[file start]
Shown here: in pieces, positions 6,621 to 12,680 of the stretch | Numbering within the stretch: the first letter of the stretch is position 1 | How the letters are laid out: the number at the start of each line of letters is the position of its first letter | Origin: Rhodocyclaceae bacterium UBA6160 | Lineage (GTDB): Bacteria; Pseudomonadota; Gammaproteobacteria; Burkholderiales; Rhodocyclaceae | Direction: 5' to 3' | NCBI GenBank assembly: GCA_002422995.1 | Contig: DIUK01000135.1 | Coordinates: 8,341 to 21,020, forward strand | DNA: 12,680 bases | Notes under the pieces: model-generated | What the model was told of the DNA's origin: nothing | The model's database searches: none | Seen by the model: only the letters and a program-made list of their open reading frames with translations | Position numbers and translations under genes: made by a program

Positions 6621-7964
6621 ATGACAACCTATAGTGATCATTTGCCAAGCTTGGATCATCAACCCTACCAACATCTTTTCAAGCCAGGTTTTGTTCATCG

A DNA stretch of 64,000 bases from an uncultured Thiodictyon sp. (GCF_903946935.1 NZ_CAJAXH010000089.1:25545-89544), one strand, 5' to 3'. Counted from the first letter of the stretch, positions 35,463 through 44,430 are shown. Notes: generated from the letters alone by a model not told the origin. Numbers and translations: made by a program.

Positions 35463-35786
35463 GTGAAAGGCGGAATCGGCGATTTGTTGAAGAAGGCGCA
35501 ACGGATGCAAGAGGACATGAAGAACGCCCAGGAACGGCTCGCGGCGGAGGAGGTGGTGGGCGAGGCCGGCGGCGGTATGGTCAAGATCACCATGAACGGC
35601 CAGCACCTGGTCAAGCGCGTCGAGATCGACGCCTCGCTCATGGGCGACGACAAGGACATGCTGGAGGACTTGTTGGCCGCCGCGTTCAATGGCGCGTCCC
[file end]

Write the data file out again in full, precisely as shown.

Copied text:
Shown here: in pieces, positions 6,621 to 12,680 of the stretch | Numbering within the stretch: the first letter of the stretch is position 1 | How the letters are laid out: the number at the start of each line of letters is the position of its first letter | Origin: Rhodocyclaceae bacterium UBA6160 | Lineage (GTDB): Bacteria; Pseudomonadota; Gammaproteobacteria; Burkholderiales; Rhodocyclaceae | Direction: 5' to 3' | NCBI GenBank assembly: GCA_002422995.1 | Contig: DIUK01000135.1 | Coordinates: 8,341 to 21,020, forward strand | DNA: 12,680 bases | Notes under the pieces: model-generated | What the model was told of the DNA's origin: nothing | The model's database searches: none | Seen by the model: only the letters and a program-made list of their open reading frames with translations | Position numbers and translations under genes: made by a program

Positions 6621-7964
6621 ATGACAACCTATAGTGATCATTTGCCAAGCTTGGATCATCAACCCTACCAACATCTTTTCAAGCCAGGTTTTGTTCATCG

A DNA stretch of 64,000 bases from an uncultured Thiodictyon sp. (GCF_903946935.1 NZ_CAJAXH010000089.1:25545-89544), one strand, 5' to 3'. Counted from the first letter of the stretch, positions 35,463 through 44,430 are shown. Notes: generated from the letters alone by a model not told the origin. Numbers and translations: made by a program.

Positions 35463-35786
35463 GTGAAAGGCGGAATCGGCGATTTGTTGAAGAAGGCGCA
35501 ACGGATGCAAGAGGACATGAAGAACGCCCAGGAACGGCTCGCGGCGGAGGAGGTGGTGGGCGAGGCCGGCGGCGGTATGGTCAAGATCACCATGAACGGC
35601 CAGCACCTGGTCAAGCGCGTCGAGATCGACGCCTCGCTCATGGGCGACGACAAGGACATGCTGGAGGACTTGTTGGCCGCCGCGTTCAATGGCGCGTCCC